Mark Perryman presents five books on culture and politics for a month full of May Days
May Day was obviously this year circumscribed by all things lockdown. But in all honesty for decades now there has been precious little imagination and reinvention to preserve it, let alone grow it.
Compared to International Women’s Day, LGBT Pride or Black History Month, May Day as a much-needed celebration has ben replaced by a going-through-the-motions at best, abandonment at worst. So to cheer myself up I went in search of some May Day reading that might have the answer to not simply revival but reinvention, because in their different ways they take culture matters (sic) seriously.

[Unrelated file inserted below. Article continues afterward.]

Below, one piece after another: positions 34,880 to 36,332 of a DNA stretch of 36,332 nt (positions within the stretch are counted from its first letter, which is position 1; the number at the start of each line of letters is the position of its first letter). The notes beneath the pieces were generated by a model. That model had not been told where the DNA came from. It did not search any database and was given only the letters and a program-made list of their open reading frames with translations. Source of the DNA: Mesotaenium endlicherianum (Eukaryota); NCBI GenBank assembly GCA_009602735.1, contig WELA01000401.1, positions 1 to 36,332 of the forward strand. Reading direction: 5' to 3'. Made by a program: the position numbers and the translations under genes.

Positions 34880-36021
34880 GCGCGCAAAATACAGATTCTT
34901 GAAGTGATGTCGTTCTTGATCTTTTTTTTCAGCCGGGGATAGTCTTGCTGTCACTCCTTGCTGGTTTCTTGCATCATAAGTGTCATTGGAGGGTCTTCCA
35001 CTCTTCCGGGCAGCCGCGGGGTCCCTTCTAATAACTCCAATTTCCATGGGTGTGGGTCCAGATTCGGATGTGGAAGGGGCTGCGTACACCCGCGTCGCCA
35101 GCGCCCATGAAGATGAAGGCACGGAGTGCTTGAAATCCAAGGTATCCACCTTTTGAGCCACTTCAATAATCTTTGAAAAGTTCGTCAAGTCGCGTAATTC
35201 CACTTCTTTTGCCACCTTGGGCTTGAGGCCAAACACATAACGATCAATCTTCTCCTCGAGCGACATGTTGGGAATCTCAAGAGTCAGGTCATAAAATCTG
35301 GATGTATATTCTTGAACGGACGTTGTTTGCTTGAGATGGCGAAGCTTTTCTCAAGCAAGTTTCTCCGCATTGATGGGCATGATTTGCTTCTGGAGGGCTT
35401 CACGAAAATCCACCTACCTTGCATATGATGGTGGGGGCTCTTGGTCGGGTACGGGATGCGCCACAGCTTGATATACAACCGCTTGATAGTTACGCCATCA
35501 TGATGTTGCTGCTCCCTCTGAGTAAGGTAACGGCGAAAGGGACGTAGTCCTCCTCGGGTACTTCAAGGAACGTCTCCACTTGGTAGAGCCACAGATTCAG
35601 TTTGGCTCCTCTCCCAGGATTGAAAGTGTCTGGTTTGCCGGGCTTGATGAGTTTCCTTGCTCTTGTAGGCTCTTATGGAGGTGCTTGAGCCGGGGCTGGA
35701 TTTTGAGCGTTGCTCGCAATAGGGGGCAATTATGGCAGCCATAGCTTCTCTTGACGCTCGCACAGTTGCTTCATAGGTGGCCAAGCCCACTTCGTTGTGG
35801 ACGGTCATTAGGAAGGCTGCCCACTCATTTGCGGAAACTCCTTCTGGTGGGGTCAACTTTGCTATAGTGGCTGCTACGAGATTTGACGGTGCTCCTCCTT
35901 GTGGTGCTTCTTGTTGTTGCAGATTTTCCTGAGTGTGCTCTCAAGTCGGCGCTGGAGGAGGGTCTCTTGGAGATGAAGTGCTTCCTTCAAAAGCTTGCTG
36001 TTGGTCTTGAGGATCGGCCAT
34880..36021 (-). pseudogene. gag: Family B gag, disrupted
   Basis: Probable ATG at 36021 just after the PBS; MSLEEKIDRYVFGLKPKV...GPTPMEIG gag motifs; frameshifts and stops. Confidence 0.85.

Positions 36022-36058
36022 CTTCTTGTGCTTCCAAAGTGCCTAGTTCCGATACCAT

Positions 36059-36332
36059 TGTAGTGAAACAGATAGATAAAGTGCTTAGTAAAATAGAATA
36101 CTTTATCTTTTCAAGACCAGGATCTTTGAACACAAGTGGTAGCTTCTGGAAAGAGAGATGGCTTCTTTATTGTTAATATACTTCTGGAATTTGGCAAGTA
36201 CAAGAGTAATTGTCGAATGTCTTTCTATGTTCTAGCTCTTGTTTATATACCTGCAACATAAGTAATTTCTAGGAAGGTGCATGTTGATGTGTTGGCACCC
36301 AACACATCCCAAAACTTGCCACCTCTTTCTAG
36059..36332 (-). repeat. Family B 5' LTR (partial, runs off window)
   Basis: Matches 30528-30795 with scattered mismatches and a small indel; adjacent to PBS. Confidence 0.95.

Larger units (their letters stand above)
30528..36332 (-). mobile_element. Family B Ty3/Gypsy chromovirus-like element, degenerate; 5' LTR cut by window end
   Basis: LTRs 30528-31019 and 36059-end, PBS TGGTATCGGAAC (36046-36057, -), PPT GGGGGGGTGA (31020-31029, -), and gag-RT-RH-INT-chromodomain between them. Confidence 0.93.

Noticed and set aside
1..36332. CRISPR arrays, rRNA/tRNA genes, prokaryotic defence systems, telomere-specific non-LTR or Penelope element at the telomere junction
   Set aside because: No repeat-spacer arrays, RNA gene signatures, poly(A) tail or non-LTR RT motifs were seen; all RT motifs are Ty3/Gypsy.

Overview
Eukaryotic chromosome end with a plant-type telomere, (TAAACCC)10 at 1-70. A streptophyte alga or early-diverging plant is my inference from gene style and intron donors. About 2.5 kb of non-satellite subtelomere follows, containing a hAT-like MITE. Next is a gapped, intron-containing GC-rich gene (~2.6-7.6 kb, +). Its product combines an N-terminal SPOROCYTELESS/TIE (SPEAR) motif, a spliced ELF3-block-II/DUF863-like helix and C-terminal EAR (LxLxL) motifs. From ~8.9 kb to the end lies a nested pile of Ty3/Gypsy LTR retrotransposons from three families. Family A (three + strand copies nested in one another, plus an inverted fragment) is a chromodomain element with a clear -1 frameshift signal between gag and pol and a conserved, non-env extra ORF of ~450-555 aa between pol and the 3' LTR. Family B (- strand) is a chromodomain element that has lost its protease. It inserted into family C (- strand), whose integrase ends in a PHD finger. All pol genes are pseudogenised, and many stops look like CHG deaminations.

Mark Fisher was a writer who single-handedly expanded the intellectual horizons of an entire new generation of left thinkers, and at the core of his work was the connection between politics and culture. The posthumous collection Post Capitalist Desire, edited by Matt Colquhoun, consists of Mark Fisher’s final lectures and provides a real insight into his contribution, and our loss. Ranging over capitalism, revolution, consciousness and Marxism, the themes may seem familiar yet Mark’s approach, using theoretical tools to interrogate the terrain of the popular, was entirely original and shines through on every page of this magnificent, if tragic, epitaph of a book. Of course he had predecessors taking culture seriously, including Raymond Williams and Stuart Hall, but the difference now is that there is an ever-increasing generational urgency for this ‘taking seriously’ to become our dominant mood of thinking and acting, because the alternative is defeat and irrelevance.